Visit Sacramento says the Aftershock Festival brings in about $30 million to the local economy.
SACRAMENTO, Calif. — Sacramento is known by many names like “The City of Trees” and “The Farm to Fork Capital,” but over the next couple of weekends, it’ll be the City of Festivals.
Aftershock is rocking out at Discovery Park for the next four days, and next weekend, an inaugural festival will take stage, adding a boost to the local economy.
Aftershock is back for its 10th year, and it’s bigger than ever with four stages and more than a hundred bands from around the world performing over four days. Headliners include Slipknot, My Chemical Romance and Rob Zombie. The largest rock and heavy metal festival in the western United States is attracting fans near and far.
“I drove down from Vancouver, Washington because Evanescence and me at the rail has got to happen today!” said Kimberlee Ghent.
Since day one, Ghent has never missed an Aftershock Festival in its 10 years. She says it’s a family reunion with her heavy metal brothers and sisters.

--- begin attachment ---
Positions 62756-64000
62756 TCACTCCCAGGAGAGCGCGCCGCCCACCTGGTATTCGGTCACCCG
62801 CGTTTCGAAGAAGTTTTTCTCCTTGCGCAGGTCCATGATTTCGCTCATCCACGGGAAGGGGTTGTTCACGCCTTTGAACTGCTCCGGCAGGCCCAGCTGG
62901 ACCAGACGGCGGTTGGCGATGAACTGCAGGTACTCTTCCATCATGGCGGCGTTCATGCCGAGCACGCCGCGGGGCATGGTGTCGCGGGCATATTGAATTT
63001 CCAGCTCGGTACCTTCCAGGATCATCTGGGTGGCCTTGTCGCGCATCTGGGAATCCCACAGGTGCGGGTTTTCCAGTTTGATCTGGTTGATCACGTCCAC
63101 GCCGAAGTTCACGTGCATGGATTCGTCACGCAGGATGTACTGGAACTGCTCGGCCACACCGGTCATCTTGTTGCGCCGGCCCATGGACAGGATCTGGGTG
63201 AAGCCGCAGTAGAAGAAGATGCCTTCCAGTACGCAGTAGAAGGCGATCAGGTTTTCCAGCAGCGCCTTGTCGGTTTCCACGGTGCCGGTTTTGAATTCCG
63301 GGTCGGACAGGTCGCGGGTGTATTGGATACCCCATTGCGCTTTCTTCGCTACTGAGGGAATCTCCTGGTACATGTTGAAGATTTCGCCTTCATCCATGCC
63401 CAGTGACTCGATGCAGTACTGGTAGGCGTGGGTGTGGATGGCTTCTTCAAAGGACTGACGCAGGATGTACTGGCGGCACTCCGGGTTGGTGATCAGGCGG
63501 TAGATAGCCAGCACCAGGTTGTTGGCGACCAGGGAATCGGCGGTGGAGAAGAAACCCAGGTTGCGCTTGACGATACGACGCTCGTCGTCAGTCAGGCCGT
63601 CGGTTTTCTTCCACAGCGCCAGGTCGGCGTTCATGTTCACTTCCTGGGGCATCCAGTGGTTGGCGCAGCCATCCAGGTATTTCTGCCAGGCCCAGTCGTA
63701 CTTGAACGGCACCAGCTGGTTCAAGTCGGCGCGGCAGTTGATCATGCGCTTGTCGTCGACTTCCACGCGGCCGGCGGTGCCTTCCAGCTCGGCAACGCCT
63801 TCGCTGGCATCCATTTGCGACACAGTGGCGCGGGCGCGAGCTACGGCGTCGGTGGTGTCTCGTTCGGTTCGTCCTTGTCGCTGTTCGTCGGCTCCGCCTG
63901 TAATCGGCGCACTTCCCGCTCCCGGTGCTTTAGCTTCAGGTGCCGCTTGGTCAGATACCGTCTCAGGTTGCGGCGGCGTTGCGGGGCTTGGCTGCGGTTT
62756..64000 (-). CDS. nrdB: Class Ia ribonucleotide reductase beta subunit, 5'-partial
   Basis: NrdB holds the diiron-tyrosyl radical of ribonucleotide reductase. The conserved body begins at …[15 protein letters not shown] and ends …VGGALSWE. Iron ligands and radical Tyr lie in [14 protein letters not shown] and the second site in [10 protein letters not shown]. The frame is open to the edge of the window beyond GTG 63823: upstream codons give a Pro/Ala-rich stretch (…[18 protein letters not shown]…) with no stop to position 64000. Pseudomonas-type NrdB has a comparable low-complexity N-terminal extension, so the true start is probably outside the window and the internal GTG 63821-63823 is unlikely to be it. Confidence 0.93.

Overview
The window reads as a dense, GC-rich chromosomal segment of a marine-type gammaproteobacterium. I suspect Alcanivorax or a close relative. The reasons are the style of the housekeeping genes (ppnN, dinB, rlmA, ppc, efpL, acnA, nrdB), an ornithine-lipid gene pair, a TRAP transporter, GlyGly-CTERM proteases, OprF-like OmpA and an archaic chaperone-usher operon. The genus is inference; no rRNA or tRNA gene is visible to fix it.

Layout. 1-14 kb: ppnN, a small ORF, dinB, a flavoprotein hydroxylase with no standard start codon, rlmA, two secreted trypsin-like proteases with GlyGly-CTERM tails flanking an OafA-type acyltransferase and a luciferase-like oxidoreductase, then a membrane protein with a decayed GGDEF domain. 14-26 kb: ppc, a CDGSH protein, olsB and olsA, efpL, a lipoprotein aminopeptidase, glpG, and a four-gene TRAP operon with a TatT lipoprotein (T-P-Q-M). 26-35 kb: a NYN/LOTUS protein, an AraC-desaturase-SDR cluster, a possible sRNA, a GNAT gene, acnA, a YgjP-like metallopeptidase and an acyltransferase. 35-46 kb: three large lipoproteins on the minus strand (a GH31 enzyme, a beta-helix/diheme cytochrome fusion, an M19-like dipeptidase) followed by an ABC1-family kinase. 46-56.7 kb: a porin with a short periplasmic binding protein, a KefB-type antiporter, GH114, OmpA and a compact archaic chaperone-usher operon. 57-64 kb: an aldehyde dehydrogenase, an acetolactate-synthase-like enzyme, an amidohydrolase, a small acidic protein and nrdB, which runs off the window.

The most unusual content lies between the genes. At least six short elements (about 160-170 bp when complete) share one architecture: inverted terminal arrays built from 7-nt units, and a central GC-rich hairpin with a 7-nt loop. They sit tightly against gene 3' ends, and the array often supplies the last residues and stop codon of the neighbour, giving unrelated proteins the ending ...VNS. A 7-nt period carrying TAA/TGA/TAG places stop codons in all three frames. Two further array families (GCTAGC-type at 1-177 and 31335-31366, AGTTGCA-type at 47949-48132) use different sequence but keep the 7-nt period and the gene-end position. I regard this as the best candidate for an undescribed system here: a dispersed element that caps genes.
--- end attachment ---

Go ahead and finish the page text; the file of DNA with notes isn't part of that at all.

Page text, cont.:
“Everybody being at one with just the music is the best experience you can ever have,” Ghent said. “Sacramento Discovery Park is the home of Aftershock. It’s just.”
Ghent is among more than half of the 160,000 festival goers who aren’t from Sacramento but who traveled a long way for the experience.
“Oh dude, I know when we come, we pay a pretty penny for our motel room and the food’s not cheap and neither is the gas. Gas isn’t cheap right now, but we wouldn’t miss it,” she said.
The economic impact for the festival is roughly $30 million dollars, according to Visit Sacramento.
Mayor Darrell Steinberg says Sacramento is becoming known as the city of festivals.
Next weekend, at the same park and on the same stages, it’s round two with the Golden Sky Country Music Festival.
“I think the next two weekends are really going to show the people of Sacramento and people coming from all over the world that this is a great destination. I mean building our creative economy is huge part of our economic future,” Steinberg said.
Visit Sacramento’s Mike Testa said Sacramento’s economy is bouncing back from the pandemic faster than other big cities thanks to its growing festival scene.
“The goal is to grow Golden Sky to the level of Aftershock. I’d love to tell you in a couple of years that Sacramento hosts the largest country festival in the nation,” Testa said.
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